Research Article | Open Access
Incoherent Neutron Spin-Echo Spectroscopy as an Option to Study Long-Range Lipid Diffusion
Diffusion is the fundamental mechanism for lipids and other molecules to move in a membrane. It is an important process to consider in modelling the formation of membrane structures, such as rafts. Lipid diffusion is mainly studied by two different techniques: incoherent neutron scattering and fluorescence microscopy. Both techniques access distinctly different length scales. While neutron scattering measures diffusion over about 3 lipid diameters, microscopic techniques access motions of lipids over micrometer distances. The diffusion constants which are determined by these two methods often differ by about an order of magnitude, with the neutrons usually seeing a faster lipid diffusion. Different theories are used to describe lipid diffusion in the two experiments. In order to close the “gap” between these two techniques, we propose to study lipid diffusion at mesoscopic length scales using a neutron spin-echo (NSE) spectrometer. We have conducted an experiment in highly oriented, solid supported lipid bilayers to prove the feasibility of performing incoherent NSE on biological samples. Lateral lipid diffusion was measured in a fluid phase model membrane system at a length scale of 12 Å. Using the high-energy resolution of the NSE technique, we find evidence for two dynamic processes.
Diffusion not only is the primary mechanism for proteins to move through the lipid matrix, but it also plays an important role in the formation of various macromolecular structures, such as lipid rafts and nanoenvironments for proteins. It is commonly accepted that the Brownian motion of lipid molecules over long length scales (length scales larger than the nearest neighbour distance of the lipid molecule) is characterized by a continuous diffusion process [1–5]. Although this is a well-studied fundamental process, our understanding of molecular diffusion in membranes is still being challenged by new results from experiments and simulations. From computer simulations, subdiffusive and ballistic regimes have been predicted on short time scales and correspondingly small distances [6, 7]. And ballistic lipid motion in fluid membranes has indeed been recently reported from quasielastic neutron scattering (QENS) using a neutron backscattering spectrometer . Furthermore, it has been reported that lipids move coherently in loosely bound clusters, rather than as independent molecules [9–11]. A “hopping” diffusion of lipids into nearest neighbour sites was observed in single supported bilayers , and, recently, it has also been suggested that there is a flow-like component to the motion of the lipid molecules over long length scales . In biology, diffusion often occurs in crowded media, which was found to lead to anomalous diffusion [13, 14].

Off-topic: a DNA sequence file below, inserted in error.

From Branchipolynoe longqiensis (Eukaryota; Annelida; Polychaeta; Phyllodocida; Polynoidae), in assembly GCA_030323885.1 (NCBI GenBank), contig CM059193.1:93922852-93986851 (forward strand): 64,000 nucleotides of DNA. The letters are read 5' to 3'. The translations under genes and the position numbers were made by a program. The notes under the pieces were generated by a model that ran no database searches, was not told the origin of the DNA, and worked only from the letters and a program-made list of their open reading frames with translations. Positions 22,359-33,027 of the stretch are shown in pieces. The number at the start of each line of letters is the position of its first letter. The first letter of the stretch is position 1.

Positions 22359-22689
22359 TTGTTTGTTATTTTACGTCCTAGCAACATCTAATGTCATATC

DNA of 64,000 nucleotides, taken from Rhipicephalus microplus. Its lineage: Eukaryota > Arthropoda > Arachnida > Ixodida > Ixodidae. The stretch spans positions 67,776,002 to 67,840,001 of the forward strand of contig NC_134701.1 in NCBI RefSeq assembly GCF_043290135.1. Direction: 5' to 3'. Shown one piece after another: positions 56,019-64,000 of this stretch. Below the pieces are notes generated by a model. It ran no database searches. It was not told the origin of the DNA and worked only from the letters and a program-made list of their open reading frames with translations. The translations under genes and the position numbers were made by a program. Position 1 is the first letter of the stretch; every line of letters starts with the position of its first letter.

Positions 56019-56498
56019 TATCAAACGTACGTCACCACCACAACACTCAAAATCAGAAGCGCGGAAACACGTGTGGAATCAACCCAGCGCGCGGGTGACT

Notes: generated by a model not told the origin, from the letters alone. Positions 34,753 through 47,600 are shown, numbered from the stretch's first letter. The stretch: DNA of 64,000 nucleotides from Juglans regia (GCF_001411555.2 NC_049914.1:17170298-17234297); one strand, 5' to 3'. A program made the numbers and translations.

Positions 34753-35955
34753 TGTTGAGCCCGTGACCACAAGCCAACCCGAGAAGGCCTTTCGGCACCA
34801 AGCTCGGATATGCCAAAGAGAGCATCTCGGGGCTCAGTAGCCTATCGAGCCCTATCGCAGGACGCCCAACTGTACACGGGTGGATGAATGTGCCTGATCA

The standard techniques currently used to examine diffusion of different membrane components are neutron scattering techniques and fluorescence spectroscopy. Usually, the goal of these techniques is to determine the diffusion time, , of the particles of interest in the membrane and their subsequent diffusion coefficient, . As depicted in Figure 1, the two techniques cover distinctly different length and time scales: fluorescence correlation spectroscopy (FCS) covers motions on micrometer length scales and over microsecond time scales, and neutron beams access dynamics on nanometer lengths and nanosecond times. The diffusion constants determined with the two techniques usually differ by about an order of magnitude, neutrons measuring a faster diffusion as compared to FCS.
It is experimentally challenging to close the gap between the two techniques and follow diffusion of lipid molecules and proteins on mesoscopic length scales. A strong effort is currently being made to enhance the resolution of light microscopes using stimulated emission depletion microscopy . A new generation of neutron backscattering instruments is currently being constructed; however, the accessible length scale, usually determined by the beam size and beam divergence at small scattering angles, is limited to ≈20 Å. The neutron spin-echo (NSE) technique, with its high energy resolution and the possibility to reach scattering vectors, , corresponding to tens of Å, is a promising candidate to study long-range diffusion.